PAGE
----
Second Intravenous Immunoglobulin Dose Not Suggested for Severe Guillain-Barré Syndrome
Patients with severe Guillain-Barré syndrome do not benefit from a second intravenous immunoglobulin dose, according to a study published in The Lancet Neurology.
About 25% of patients with Guillain-Barré syndrome and a poor prognosis worldwide receive a second intravenous immunoglobin dose but it has not been proven effective.
“We aimed to investigate whether a [second intravenous immunoglobin dose]SID is effective in patients with Guillain-Barré syndrome with a predicted poor outcome,” wrote Christa Walgaard, MD, Erasmus MC University Medical Center, Rotterdam, Netherlands, and co-investigators.
In a double-blind, randomized, and placebo-controlled trial, researchers enrolled patients with Guillain-Barré syndrome aged 12 and older with a poor prognosis between February 2010 and June 2018. A total of 327 patients across 59 hospitals in the Netherlands were ultimately included in the study while receiving standard intravenous immunoglobulin treatment. Of 112 patients with a poor prognosis, 93 patients were included in the modified intention-to-treat analysis.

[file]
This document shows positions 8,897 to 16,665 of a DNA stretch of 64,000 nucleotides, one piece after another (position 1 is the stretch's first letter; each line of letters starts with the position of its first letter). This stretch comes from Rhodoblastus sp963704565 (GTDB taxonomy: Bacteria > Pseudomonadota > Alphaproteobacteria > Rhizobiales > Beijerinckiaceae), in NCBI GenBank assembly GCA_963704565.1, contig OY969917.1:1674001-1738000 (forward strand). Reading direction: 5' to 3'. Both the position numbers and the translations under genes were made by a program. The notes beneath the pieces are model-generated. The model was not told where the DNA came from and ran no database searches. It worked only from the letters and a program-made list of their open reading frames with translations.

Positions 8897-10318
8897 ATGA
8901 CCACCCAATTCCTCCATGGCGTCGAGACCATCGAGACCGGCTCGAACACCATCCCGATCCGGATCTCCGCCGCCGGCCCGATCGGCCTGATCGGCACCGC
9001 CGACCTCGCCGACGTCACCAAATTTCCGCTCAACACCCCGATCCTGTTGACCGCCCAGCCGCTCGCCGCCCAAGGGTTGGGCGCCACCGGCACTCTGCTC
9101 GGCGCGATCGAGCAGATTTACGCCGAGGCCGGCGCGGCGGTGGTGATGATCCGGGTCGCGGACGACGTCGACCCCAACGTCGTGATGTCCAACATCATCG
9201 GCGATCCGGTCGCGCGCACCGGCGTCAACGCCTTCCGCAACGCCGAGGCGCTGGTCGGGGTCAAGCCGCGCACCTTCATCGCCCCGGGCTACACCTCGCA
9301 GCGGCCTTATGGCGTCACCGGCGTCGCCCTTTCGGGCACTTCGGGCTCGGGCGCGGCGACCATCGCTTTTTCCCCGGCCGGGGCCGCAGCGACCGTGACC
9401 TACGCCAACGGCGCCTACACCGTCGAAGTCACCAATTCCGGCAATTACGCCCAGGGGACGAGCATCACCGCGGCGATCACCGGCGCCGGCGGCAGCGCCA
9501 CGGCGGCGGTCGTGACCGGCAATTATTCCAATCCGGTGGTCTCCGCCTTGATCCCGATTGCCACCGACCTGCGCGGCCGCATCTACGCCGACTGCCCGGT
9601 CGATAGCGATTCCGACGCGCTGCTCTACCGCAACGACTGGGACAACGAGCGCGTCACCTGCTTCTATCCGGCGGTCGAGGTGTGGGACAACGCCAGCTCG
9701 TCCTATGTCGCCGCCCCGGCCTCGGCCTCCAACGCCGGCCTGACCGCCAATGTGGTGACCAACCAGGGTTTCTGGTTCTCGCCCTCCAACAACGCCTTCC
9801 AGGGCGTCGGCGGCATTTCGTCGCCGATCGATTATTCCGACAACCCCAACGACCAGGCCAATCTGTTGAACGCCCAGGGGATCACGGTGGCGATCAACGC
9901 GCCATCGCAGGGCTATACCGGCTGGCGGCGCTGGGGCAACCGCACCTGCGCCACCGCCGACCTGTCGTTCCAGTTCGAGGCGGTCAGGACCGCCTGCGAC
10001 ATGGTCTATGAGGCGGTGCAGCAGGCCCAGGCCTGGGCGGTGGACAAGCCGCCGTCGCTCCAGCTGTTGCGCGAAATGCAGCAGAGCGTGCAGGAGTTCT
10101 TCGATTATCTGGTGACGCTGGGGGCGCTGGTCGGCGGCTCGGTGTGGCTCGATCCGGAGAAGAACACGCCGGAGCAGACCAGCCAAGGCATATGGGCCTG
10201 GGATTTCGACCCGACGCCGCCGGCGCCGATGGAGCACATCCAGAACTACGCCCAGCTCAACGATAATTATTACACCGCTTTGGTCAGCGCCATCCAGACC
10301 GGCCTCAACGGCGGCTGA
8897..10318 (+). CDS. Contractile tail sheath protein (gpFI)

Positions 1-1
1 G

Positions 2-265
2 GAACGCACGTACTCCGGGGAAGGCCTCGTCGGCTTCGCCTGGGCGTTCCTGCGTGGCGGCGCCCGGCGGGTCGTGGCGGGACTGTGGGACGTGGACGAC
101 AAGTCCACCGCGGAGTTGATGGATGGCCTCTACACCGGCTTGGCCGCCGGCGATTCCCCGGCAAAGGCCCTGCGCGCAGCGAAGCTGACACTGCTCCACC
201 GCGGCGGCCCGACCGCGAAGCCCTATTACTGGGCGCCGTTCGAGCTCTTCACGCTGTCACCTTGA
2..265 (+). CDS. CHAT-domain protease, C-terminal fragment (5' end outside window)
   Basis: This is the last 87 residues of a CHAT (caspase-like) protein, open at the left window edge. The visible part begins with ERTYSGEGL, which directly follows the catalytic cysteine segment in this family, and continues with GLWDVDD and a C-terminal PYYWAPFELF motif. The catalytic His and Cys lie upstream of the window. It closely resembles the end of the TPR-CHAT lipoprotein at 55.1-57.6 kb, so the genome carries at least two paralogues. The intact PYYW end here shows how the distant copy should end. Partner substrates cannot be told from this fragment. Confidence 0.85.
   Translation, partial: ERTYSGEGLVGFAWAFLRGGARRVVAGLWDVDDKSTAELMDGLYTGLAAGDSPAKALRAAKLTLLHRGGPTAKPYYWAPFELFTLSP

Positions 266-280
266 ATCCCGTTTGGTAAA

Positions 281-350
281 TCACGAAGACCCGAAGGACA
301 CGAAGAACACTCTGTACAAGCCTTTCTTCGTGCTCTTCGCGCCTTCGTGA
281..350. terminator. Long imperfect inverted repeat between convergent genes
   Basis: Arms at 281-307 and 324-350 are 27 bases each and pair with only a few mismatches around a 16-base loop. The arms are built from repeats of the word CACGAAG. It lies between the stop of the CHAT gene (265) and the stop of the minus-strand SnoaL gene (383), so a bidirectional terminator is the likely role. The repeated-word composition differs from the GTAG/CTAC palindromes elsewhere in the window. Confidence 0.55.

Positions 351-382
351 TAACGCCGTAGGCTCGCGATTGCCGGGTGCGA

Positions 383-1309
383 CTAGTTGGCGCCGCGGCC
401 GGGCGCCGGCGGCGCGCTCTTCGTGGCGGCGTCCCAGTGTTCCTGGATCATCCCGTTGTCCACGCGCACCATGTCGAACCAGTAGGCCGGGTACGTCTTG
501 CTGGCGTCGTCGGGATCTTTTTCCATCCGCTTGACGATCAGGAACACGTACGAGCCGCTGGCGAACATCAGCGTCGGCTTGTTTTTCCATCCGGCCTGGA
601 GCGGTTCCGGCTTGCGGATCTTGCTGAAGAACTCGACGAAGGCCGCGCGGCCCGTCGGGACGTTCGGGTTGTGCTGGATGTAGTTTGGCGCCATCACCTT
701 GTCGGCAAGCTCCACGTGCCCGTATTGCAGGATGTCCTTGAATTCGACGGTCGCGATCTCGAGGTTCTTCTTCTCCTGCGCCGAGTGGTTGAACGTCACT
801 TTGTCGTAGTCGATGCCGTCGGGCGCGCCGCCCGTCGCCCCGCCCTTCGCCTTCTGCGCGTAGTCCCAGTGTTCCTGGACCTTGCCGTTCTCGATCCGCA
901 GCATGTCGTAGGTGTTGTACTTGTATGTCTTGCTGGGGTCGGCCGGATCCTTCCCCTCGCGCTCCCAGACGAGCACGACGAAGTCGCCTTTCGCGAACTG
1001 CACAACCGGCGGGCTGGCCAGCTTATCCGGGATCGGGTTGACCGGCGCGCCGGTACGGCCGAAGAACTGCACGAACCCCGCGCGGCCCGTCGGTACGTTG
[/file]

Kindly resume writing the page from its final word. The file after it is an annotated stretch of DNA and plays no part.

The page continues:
Using block randomization stratified by centre, 49 patients (53%) with poor prognosis received a second intravenous immunoglobin dose while 44 (47%) received placebo.
The primary endpoint was the Guillain-Barré syndrome disability score 4 weeks after inclusion.
Researchers found the adjusted common odds ratio for improvement on Guillain-Barré syndrome disability score was 1.4 (95% CI 0.6–3.3; P=0.45) at 4 weeks.
Patients given the second intravenous immunoglobin dose had more serious adverse events than the placebo arm. Four patients died in the 13-24 weeks following randomization.
These results provided no evidence that a second intravenous immunoglobin dose was beneficial for patients with Guillain-Barré syndrome with poor prognosis and indicated that the additional dose puts patients at risk of serious adverse events.
Researchers do not suggest a second intravenous immunoglobulin dose be considered for treatment of severe Guillain-Barre syndrome.
“The results indicate the need for treatment trials with other immune modulators in patients severely affected by Guillain-Barré syndrome,” concluded Dr Walgaard et al. —Erin McGuinness